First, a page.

W3C's workshop aims to improve handheld web access

The World Wide Web Consortium (W3C) is considering a new effort called the "W3C Mobile Web Initiative", that will seek to make...

The World Wide Web Consortium (W3C) is considering a new effort called the "W3C Mobile Web Initiative", that will seek to make web access from mobile devices such as mobile phones and PDAs, as simple, easy and convenient as desktop web access.

The W3C made the announcement at a workshop in Barcelona, organised to help efforts to improve web-surfing capabilities of handheld devices.

Participants highlighted the challenges in accessing the web over handheld devices and discussed possible solutions.

More than 40 position papers were submitted to the W3C for presentation at the workshop from companies such as Vodafone Group, Nokia and Hewlett-Packard.

Ideas included developing "best practices" documents, providing support infrastructures for mobile developers, organising training programmes for web content providers and creating validation and conformance testing services for web-access from mobile devices, the W3C said.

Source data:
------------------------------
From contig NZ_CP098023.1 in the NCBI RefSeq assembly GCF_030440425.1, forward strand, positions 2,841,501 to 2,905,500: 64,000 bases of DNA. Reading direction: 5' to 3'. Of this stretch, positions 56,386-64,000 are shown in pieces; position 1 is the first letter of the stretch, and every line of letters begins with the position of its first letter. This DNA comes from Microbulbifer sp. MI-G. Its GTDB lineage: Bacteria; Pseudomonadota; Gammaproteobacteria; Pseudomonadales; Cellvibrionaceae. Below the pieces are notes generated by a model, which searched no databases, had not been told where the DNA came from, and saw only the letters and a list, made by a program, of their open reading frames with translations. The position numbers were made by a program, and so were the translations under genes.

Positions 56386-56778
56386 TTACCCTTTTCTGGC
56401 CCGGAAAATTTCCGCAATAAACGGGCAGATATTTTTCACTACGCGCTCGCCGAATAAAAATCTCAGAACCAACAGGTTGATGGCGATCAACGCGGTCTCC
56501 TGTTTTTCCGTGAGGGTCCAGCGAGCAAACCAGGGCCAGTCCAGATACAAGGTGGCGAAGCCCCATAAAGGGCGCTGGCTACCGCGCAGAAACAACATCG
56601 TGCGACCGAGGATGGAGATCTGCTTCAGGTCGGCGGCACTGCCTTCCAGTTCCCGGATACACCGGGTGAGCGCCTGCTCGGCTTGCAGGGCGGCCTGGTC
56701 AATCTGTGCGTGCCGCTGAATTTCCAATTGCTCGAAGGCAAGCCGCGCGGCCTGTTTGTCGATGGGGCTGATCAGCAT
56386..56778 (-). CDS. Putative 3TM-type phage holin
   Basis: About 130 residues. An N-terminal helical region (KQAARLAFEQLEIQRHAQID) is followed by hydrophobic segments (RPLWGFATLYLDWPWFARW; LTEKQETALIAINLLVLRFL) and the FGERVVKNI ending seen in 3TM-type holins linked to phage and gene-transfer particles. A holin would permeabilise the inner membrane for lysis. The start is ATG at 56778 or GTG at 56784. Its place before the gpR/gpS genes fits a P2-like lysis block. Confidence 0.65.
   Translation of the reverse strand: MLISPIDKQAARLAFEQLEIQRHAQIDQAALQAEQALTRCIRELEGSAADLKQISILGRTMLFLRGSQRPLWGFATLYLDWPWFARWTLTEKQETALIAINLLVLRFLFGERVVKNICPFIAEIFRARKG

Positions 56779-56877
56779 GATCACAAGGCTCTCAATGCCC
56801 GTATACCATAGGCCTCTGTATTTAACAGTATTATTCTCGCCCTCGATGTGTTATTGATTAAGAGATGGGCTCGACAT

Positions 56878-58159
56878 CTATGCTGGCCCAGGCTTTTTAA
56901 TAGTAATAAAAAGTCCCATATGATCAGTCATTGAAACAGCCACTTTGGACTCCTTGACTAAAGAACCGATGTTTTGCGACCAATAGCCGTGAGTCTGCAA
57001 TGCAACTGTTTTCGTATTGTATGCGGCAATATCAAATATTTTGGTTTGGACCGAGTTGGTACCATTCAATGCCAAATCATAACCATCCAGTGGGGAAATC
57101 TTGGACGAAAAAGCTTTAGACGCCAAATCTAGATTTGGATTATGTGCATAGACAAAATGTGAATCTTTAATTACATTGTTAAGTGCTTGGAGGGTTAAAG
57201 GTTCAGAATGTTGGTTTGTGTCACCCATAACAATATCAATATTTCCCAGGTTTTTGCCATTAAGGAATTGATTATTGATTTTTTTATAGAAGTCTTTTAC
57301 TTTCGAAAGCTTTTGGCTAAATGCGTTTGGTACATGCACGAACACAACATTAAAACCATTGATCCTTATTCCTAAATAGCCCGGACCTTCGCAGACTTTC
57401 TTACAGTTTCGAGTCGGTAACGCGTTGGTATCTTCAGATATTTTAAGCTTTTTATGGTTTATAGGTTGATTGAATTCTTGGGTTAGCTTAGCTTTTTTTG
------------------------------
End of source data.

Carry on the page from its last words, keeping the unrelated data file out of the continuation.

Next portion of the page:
The workshop is part of the W3C's ongoing work to refine the mobile web experience.

In January, it recommended a new standard, the technical specification called "Composite Capability/Preference Profiles (CC/PP): Structures and Vocabularies 1.0", as a means for enabling handheld devices to communicate with web servers and exchange content delivery information.

Tim Berners-Lee founded the W3C in October 1994 as a group to sponsor work to develop common web protocols.

The group, which collaborates closely with Cern, the European Organisation for Nuclear Research, is hosted by the Computer Science and Artificial Intelligence Laboratory at Massachusetts Institute of Technology, by European Research Consortium for Informatics and Mathematics in France and by the Keio Research Institute at Keio University in Japan.

All of the position papers submitted to W3C can be accessed online at: www.w3.org/2004/10/MWIWS-papers/.

Laura Rohde writes for IDG News Service

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